Writing A Dissertation Abstract: A Guide For Philosophy Students


An abstract is one of the most important components of a dissertation. It should be written with great care because it is used for some very important reasons which we will explain below.

Why do we write Abstracts for Dissertations?


Abstracts are usually written for two very distinct reasons.

The first is selection”. An abstract is written so that the reader can get a good idea of what is contained in the paper, if it is what they are looking for and whether they would like to read it.

The second reason is “indexing”. Most databases, including online ones, use abstracts as a way to index all the research papers they hold. Keywords included in the abstract are used to pull out a particular paper in response to a user’s search.

It is apparent from these two reasons why it is so important to write a great abstract. Here is a short guide on how to write a good abstract.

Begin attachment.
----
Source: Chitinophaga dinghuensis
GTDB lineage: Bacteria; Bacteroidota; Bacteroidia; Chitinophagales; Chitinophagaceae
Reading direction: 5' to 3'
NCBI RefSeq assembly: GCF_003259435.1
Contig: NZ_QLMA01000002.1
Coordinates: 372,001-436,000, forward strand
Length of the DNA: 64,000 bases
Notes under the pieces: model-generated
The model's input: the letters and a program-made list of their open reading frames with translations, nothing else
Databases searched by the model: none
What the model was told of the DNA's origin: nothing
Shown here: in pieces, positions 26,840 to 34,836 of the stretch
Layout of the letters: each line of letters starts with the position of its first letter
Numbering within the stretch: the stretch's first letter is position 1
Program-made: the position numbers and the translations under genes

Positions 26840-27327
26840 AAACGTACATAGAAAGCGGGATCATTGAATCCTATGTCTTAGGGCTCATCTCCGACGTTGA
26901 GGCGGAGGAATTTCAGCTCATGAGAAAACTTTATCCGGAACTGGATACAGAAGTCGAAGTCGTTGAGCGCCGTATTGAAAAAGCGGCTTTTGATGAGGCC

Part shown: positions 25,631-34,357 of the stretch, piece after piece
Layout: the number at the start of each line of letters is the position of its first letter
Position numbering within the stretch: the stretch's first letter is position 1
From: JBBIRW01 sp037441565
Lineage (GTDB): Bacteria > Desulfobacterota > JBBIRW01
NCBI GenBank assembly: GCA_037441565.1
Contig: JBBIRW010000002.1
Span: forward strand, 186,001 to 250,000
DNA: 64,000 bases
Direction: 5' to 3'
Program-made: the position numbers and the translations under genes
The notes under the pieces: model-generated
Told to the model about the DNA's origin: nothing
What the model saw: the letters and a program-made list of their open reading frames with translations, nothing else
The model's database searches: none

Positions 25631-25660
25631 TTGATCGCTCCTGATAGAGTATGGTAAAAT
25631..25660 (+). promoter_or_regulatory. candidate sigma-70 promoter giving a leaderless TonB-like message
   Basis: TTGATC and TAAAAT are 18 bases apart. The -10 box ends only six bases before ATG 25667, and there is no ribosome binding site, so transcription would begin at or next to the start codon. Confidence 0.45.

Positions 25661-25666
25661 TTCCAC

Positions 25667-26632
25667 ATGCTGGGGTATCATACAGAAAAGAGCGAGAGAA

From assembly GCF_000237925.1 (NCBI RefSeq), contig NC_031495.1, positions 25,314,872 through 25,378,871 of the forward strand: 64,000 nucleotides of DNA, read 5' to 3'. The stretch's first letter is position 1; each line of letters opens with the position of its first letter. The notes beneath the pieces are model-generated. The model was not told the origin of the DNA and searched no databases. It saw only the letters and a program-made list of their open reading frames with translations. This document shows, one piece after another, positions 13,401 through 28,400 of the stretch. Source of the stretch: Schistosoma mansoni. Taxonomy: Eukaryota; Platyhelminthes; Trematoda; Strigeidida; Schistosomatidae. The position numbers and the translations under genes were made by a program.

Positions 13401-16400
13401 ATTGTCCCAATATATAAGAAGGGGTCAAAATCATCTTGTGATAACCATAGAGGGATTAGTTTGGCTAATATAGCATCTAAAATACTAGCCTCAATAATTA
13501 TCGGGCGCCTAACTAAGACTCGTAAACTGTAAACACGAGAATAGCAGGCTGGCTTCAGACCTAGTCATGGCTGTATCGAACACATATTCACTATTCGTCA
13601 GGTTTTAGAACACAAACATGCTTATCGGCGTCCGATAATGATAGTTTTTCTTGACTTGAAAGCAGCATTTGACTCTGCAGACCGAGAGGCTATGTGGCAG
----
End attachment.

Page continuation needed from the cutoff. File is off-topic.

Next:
What makes an Abstract?


An Abstract informs the reader about what is in the paper. It includes the question being posed, the main arguments made in the paper, the experimentation done, its results and the writer’s conclusions in view of those results. One important thing to remember is that the abstract does not evaluate or critique the work. It is simply a description of it.

As a rule of thumb, the length of most Abstracts should be restricted to about 10 to 12% of the length of the longer work. There are, of course, exceptions but these are few and far between and it is better to keep to this rule.

What to remember when writing an Abstract.


When writing an abstract, it is important to remember the following key points:

It is best to state the most important points first. The language used in the main paper, including technical terms, should be the one used in the abstract. It is important to identify the key words, or key phrases, related to the longer work and include them in the abstract. The language used should not be too wordy or obtuse; it should be clear, concise and precise. Make sure your Abstract follows the same chronological order as the rest of your paper. This will help to keep the reader from getting lost and generate interest in the work as it will follow a familiar pattern.

 

 

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